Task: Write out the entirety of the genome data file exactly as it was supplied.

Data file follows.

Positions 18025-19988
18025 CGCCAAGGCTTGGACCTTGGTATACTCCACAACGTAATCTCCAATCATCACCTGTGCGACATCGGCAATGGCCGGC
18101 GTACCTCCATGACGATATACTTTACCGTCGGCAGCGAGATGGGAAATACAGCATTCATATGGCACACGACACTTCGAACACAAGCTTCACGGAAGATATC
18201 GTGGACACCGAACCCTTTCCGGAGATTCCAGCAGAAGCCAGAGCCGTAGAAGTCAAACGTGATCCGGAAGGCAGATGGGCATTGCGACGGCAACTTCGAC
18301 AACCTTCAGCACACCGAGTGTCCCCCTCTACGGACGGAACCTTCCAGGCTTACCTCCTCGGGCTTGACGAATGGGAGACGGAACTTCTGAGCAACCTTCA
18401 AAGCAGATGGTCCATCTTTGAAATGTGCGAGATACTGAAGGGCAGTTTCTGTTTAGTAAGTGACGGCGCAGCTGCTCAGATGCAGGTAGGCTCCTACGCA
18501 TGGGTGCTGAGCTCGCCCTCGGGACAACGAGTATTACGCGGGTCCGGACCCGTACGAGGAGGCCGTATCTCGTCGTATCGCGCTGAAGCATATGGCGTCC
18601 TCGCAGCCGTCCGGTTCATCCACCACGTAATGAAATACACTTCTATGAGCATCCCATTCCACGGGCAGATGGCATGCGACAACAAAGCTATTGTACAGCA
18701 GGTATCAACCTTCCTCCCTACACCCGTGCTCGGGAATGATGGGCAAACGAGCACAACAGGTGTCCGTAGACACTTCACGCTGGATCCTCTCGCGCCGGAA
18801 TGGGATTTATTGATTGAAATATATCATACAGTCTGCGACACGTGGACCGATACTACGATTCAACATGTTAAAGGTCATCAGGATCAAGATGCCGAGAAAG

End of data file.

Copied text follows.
Positions 18025-19988
18025 CGCCAAGGCTTGGACCTTGGTATACTCCACAACGTAATCTCCAATCATCACCTGTGCGACATCGGCAATGGCCGGC
18101 GTACCTCCATGACGATATACTTTACCGTCGGCAGCGAGATGGGAAATACAGCATTCATATGGCACACGACACTTCGAACACAAGCTTCACGGAAGATATC
18201 GTGGACACCGAACCCTTTCCGGAGATTCCAGCAGAAGCCAGAGCCGTAGAAGTCAAACGTGATCCGGAAGGCAGATGGGCATTGCGACGGCAACTTCGAC
18301 AACCTTCAGCACACCGAGTGTCCCCCTCTACGGACGGAACCTTCCAGGCTTACCTCCTCGGGCTTGACGAATGGGAGACGGAACTTCTGAGCAACCTTCA
18401 AAGCAGATGGTCCATCTTTGAAATGTGCGAGATACTGAAGGGCAGTTTCTGTTTAGTAAGTGACGGCGCAGCTGCTCAGATGCAGGTAGGCTCCTACGCA
18501 TGGGTGCTGAGCTCGCCCTCGGGACAACGAGTATTACGCGGGTCCGGACCCGTACGAGGAGGCCGTATCTCGTCGTATCGCGCTGAAGCATATGGCGTCC
18601 TCGCAGCCGTCCGGTTCATCCACCACGTAATGAAATACACTTCTATGAGCATCCCATTCCACGGGCAGATGGCATGCGACAACAAAGCTATTGTACAGCA
18701 GGTATCAACCTTCCTCCCTACACCCGTGCTCGGGAATGATGGGCAAACGAGCACAACAGGTGTCCGTAGACACTTCACGCTGGATCCTCTCGCGCCGGAA
18801 TGGGATTTATTGATTGAAATATATCATACAGTCTGCGACACGTGGACCGATACTACGATTCAACATGTTAAAGGTCATCAGGATCAAGATGCCGAGAAAG